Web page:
Explainer: How Has The Recent Wet Weather Affected California’s Drought?

When it comes to rainfall, California has already had an active start to the year. Since the water year began on Oct. 1, San Diego International Airport has received 8.82 inches of rain. That’s compared to the annual average of 9.79 inches.

The Good News, Bad News On California’s Water Supplies, Drought After Record Rainfall

Experts say coming weeks will be critical in seeing if we’ll stay drought-free or experience climate-fueled whiplash back to dry conditions. The record-setting rain that’s pummeled Southern California over the past few days, coupled with solid water storage from last year’s wet winter, has Harvey De La Torre, head of the Municipal Water District of Orange County, offering this reassuring prediction:

More Than 90% of California Out of Historic Drought as Water Year Ends

Less than one week until California’s new water year begins, experts say the state is nearly free of drought — but there is no guarantee that another wet winter is soon to arrive.

The state, according to the Sept. 19 U.S. Drought Monitor, is 93% free of drought, a big improvement since measuring at 72% drought-free three months ago.

With 13 Inches of Rain This Wet Season, San Diego County is Nearly Drought-Free

With an exceptionally rainy season for California, much of the state is free from drought, including most of San Diego County, according to the U.S. Drought Monitor.

The latest drought monitor map released Thursday shows all but 11% of San Diego County remains in some form of drought, which is the same as last week. But that’s significantly down from 3 months ago when all of San Diego County was in some form of drought.

San Diego County’s Drought Level Falls to Lowest Point in 2 Years

The heavy winter rains have lowered San Diego County’s drought ranking to the lowest level in nearly two years, and more precipitation might be coming in mid-March.

The U.S. Drought Monitor now lists the region as being “abnormally dry.” The county had been in a “moderate drought” since May 2021. Prior to that, greater San Diego experienced about 18 months of no drought conditions.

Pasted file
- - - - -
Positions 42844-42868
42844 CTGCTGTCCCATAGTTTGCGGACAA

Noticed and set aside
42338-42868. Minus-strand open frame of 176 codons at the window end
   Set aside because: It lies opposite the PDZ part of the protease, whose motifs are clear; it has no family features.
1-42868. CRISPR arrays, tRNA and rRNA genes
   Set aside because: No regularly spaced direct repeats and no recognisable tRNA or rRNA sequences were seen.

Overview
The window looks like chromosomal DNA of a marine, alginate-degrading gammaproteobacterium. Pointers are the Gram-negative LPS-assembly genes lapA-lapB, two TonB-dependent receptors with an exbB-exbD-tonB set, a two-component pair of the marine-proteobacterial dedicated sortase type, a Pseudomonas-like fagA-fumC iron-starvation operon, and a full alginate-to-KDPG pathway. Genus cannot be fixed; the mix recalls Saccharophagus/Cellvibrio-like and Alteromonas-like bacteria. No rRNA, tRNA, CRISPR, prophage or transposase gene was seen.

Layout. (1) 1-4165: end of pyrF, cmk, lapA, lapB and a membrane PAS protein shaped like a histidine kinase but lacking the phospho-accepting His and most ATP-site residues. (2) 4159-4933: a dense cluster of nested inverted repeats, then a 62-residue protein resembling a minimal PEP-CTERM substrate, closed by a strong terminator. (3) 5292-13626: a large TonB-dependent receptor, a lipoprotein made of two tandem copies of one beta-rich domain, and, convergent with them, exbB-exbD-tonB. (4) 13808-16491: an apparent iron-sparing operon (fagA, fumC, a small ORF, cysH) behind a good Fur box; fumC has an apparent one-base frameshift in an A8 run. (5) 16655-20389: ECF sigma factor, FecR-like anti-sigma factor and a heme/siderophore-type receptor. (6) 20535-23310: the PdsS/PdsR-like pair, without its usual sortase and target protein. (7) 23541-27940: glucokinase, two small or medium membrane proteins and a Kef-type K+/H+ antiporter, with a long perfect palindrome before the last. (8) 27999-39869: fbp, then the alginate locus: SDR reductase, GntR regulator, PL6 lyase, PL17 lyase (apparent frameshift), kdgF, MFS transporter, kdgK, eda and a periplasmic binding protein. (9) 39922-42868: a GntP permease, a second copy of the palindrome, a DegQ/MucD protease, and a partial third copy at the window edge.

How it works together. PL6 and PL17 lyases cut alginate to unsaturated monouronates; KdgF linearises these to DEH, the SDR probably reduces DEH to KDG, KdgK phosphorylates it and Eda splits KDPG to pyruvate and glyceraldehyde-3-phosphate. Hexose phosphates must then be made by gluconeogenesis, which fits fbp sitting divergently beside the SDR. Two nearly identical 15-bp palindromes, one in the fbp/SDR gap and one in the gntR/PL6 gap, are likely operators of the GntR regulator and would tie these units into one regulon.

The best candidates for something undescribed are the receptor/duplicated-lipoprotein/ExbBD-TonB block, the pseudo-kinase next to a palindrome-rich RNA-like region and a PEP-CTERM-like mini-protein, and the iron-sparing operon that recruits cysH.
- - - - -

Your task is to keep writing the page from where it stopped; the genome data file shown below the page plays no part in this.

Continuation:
Is California’s Drought Finally Over? Here’s the Impact of the Latest Storms

If there’s concern about California’s wet winter turning dry, consider it shushed.

The heaps of snow over the past week on top of the parade of deluges in early January have been extraordinary and left much of the state with well-above-average precipitation for the season. The winter storms, which account for the bulk of the state’s rain and snow, are forecast to continue into next month, virtually ensuring a good water year for California.

How the Winter Storm Could Impact California Reservoirs

Southern California is bracing for a cold winter storm this weekend that is expected to bring up to 5 feet of snow accumulation in certain areas.

While this forecast might curtail your outdoor weekend plans, it is excellent news for the state’s recovering water reservoirs.

California Has Huge Snowpack, but Dry Trend Raises Worries

The mountain snowpack that supplies a significant amount of California’s water got an incredible boost from recent powerful storms and is outpacing the state’s wettest season on record, state water officials said Wednesday.

But its too soon to know if the winter will be a drought-buster, they said.

San Diego Can Expect More Water After Recent Rains

Recent rains could mean a more flexible water budget for San Diego as state authorities announced increased water deliveries throughout California.

The state will allocate additional water deliveries to some 29 public water agencies, delivering 30 percent of requested water supplies after initially projecting only five percent delivery.

Parts of the West Have Double the Normal Snowpack. Experts Say it’s Too Early to Get Excited

It’s beginning to look a lot like Christmas across the West, and for the parched mega-drought region, the December snow is a welcome gift. With back-to-back-to-back winter storms across the West, the snowpack is thriving. Parts of the Sierra and the Pacific Northwest are seeing above-average snowpack for this time of year. In Central California, the Sierra stands at 200% of normal for snowpack average to date.